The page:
Eve Rosenbaum is enjoying a homecoming of sorts with the Baltimore Orioles.
Rosenbaum, a Bethesda, Md., native and a Harvard graduate, was recently named the club’s new director of baseball development by general manager Mike Elias. Rosenbaum will oversee the alignment of strategies across baseball operations and enhance coordination between the club’s scouting, player development and analytics departments.
“It’s very exciting. For me personally, I grew up going to Orioles games,” said Rosenbaum, who also played four years of softball at Harvard. “I grew up 45 minutes to an hour from Baltimore. I lived through the Cal Ripken days and the years in the 1990s when the Orioles were going to the playoffs. For me to try and bring that back to Baltimore and bring that back to the team I grew up watching is just a cool, humbling feeling to actually be driving this team forward. You see the results on the field and you know whether or not it’s working.”
Rosenbaum joins the Orioles from Houston, where she spent the previous five seasons. During her time with the Astros, she helped head up the club’s international baseball operations and most recently was the manager of international scouting. She first crossed paths with Mike Elias, assistant general manager Sig Mejdal and director of pitching Chris Holt in Houston, so it’s been almost a seamless transition in Baltimore.
“I always got along with them really well,” she said. “I thought they were really insightful. Good collaborators. Good people to work with. They were always curious about new ideas in baseball and sharing ideas with people and getting good feedback from people. It was a huge part of it, the familiarity aspect. There’s also the idea of they’re a rebuilding team and getting the opportunity to build something almost from scratch. It seems like a rare opportunity in baseball.”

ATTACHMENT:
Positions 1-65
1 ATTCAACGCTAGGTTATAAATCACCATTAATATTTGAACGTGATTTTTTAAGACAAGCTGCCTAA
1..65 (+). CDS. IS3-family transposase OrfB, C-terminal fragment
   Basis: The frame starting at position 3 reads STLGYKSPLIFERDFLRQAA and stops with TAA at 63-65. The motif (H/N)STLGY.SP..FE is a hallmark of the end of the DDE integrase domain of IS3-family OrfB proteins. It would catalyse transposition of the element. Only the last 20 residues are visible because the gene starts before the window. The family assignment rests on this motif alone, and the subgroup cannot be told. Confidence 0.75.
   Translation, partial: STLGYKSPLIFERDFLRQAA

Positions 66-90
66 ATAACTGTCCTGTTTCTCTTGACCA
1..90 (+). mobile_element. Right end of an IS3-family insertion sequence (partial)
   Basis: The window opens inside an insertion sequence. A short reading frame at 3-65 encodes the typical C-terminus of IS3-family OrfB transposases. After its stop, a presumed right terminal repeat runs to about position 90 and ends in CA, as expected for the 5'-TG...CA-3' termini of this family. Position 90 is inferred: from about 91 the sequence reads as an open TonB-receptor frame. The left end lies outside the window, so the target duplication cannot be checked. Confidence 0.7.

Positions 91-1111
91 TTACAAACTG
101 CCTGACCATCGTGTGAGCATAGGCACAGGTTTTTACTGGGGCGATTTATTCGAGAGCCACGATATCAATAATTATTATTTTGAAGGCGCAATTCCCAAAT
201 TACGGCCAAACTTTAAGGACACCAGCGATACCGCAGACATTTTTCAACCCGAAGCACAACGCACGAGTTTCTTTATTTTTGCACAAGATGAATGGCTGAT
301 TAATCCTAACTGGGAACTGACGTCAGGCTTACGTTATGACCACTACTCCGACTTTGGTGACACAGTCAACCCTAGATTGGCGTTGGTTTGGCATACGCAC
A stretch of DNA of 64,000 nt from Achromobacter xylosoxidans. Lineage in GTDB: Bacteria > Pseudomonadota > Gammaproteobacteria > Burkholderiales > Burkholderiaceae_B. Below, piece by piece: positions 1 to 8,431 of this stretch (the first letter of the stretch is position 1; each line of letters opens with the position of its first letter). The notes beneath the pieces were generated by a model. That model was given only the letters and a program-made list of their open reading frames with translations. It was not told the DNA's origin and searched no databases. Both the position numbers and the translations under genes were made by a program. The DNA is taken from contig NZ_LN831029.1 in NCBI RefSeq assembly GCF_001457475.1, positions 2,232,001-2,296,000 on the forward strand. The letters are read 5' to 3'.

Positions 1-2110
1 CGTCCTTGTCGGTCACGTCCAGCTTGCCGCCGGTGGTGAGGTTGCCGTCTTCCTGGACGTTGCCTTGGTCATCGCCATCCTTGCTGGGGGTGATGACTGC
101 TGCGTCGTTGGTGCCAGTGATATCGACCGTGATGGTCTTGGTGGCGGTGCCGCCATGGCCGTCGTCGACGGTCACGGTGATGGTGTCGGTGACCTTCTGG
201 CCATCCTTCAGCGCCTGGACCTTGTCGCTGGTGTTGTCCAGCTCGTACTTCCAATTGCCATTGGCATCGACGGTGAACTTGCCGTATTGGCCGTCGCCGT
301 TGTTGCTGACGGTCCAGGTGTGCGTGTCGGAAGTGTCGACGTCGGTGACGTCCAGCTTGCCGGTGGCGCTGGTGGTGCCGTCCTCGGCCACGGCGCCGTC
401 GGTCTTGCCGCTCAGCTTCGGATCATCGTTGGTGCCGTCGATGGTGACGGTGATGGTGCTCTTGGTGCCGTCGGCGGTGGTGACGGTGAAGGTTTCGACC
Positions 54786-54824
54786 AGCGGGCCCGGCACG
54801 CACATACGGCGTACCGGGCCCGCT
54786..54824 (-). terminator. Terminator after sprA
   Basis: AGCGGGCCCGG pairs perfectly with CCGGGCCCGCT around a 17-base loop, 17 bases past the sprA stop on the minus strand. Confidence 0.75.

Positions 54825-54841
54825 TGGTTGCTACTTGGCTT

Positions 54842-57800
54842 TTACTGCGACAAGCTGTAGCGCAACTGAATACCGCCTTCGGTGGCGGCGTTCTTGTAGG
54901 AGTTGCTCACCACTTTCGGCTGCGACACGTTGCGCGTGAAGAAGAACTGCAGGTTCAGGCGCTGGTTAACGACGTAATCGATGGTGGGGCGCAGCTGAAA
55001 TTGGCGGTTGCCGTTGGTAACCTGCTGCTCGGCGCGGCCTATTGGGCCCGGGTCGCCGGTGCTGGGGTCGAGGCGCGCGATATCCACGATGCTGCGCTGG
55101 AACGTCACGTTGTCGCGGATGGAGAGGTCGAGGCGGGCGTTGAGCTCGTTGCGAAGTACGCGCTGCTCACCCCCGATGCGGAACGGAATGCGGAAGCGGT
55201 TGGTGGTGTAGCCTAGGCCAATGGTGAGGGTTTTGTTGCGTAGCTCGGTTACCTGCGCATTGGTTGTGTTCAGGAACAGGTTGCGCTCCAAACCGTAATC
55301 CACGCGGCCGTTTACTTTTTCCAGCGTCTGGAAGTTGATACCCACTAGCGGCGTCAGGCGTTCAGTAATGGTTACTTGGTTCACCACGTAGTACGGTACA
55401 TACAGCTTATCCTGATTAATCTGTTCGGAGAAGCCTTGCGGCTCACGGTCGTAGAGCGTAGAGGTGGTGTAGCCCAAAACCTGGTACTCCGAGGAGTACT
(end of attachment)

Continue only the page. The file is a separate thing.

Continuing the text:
Elias has admitted the Orioles still have a lot of work ahead of them in terms of further developing the organization’s digital infrastructure for scouting, player development and player evaluation. Rosenbaum will play a key role in that process, which helps personnel throughout the organization evaluate players.
“I think it’s just having tools when you log onto our internal database as a scout, a GM or any other member of the front office, you can quickly pull up a summary of every player, regardless of the market,” Rosenbaum said. “Whether it’s in the pro market, international market or draft, you can very quickly pull up a summary of the player. You can easily compare players on key stats, any sort of team metrics or any biographic information someone deems important.”
The Orioles will have an array of statistics available to accurately gauge a player’s performance. This should eventually put the club on the cutting edge among all MLB franchises, and ideally, help Elias continue to build the foundation for a team that can annually compete for a spot in the postseason.